Climate Change & Naval War

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Trafford Publishing, 2005 - Science - 344 pages
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The book seeks to demonstrate that the industrialized world contributed to at least two significant climatic changes during the 20th century, viz. WWI and WWII. This became particularly obvious when an arctic winter befell Northern Europe only four months after World War II had started, ending a pronounced temperature rise all over the Northern Hemisphere which had started with the end of WWI in 1918.

The 'Big Warming' in 1918 started at the Norwegian Island Spitsbergen high in the North bordering the Arctic Sea. Not far away a devastation naval war had been deterred for four years. Winters since 1918 were the warmest for several hundred years. The expression 'Greening of Greenland' and 'Warming of Europe' established. Suddenly, exactly two decades after WWI the trend was reversed. Without any geophysical event, e.g. volcano, earthquake, or meteorite Northern Europe plunged to Ice Age conditions in winter 1939/40. For North Germany it was the coldest winter for 110 years. Not nature had caused weather to change the course but huge naval armadas going into action since September 1st 1939.

Two further arctic winters followed. Each is a clear demonstration of naval impact on North and Baltic Sea heat budget usually sustaining moderate regional winters. After German invasion of Norway followed a record winter for South Norway 1940/41. Winter 1941/42 became a record winter for Stockholm after Germans mobilised about hundred naval vessels; viz. 10 large mine layers, 28 torpedo boats, 2-3 dozen minesweepers and many hundred bomber and fighter airplanes to attack Russia over six long months in the Baltic Sea, while the Russian operated with six big war ships, 21 destroyers, 65 submarines, six mine layers, 48 torpedo cutters and 700 air planes. Arctic conditions all over Northern Europe were the prompt result.

With commencement of global naval war since Pearl Harbour had been attacked on 7th December 1941, huge sea areas in all oceans were churned and turned up side down for almost four years. The Allies completed over 300.000 Atlantic voyages and lost several thousand ships. 800 German U-boats sunk. Some hundred thousand aerial bombs, and depth charges, and sea mines exploded above or down to 200 meters below the sea surface. A global cooling for four decades was the immediate and lasting result until 1980. From this date on the WWII impact may have reversed, resuming and accelerating the pre-WWII warming trend.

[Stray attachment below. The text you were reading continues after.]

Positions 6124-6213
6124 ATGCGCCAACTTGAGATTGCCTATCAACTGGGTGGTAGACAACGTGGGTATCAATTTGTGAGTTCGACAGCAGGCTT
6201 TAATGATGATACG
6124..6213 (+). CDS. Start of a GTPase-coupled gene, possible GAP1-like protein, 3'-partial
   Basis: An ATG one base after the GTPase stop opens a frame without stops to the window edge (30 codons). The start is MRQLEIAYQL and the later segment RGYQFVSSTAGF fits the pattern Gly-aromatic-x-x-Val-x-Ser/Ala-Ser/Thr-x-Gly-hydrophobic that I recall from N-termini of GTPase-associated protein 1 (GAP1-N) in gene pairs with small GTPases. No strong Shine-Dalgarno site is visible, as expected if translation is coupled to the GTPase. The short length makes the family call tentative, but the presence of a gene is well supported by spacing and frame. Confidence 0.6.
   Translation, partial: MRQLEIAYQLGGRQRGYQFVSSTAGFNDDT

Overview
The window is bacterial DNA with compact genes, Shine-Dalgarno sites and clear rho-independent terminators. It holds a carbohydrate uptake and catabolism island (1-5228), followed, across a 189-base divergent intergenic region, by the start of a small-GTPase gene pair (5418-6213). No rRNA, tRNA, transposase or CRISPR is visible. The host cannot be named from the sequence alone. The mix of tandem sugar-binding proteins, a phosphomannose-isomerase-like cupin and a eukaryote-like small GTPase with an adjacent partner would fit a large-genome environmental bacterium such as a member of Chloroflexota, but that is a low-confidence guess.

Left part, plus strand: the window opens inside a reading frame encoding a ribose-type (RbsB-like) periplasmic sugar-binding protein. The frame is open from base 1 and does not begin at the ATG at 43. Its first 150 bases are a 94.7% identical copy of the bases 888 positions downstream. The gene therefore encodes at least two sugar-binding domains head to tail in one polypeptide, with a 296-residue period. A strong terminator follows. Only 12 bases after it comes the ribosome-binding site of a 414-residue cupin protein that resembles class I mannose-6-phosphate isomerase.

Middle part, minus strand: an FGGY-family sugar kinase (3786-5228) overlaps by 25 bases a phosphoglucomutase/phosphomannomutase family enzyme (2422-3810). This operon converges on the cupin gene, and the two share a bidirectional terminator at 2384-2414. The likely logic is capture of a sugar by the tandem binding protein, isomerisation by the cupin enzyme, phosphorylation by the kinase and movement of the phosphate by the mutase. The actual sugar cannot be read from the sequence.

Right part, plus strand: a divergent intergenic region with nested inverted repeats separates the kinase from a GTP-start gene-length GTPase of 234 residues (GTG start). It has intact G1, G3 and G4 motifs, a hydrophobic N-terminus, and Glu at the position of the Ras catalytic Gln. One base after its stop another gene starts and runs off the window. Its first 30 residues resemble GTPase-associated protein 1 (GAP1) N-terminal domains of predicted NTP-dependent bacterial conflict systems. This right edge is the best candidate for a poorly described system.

With the end of the Little Ice Age in 19th century, the use of the oceans no longer remained 'neutral'. Day by day huge water masses are 'turned about'. What it means in climatic terms is demonstrated by explaining the climatic impact of the war at sea. Understanding the global warming trend since 1880 primarily means understanding the structure, conditions and changes of the oceans and seas.


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A Introduction
B Cooling of Europe
West Wind Drift lost Europe cut off 2_12
War at sea 1939 Facts and events 2_13
Sea Mines September December 1939 2_14
Bombs and depth charges at sea 2_15
Cooling of North Sea 1939 2_16
Baltic Sea paved way for extreme winter 2_17
Winter weather Cold axis 194142 3_22
Stockholms arctic winter of 1942 3_23
Three year ice package 19391942 3_31
Sea war and climate change
Ocean System affected 4_12
Extreme winter of 194647 in Europe 4_21
E Severe Warming 1918
Spitsbergen heats up Big Warming 1918 5_12

Cyclones and shells War at sea events 2_21
Resultant Rain due to War 1939 2_31
USA winter weather 193940 caused by war 2_32
War in China 1939 2_33
Turkey Earth Quake 27 December 1939 2_51
Mediterranean Strange weather winter 193940 2_52
Three Europe winter 1939 42
Naval activities in Baltic Sea 1941 3_21
WWI warms Spitsbergen? 5_13
Sea Mines Warfare 1914 1918 5_14
Warming of Europe Greening of Greenland 5_15
F Climate changes twice
Epilogue Article from 1994
G References

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About the author (2005)

As trained seaman and master mariner the author was shipmaster before he became lawyer and doctor of law in the 1970s and international consultant since the 1980s. His previous book "Bernaerts' Guide to the Law of the Sea - The 1982 United Nations Convention" was published 1988 in Couldsdon/England.

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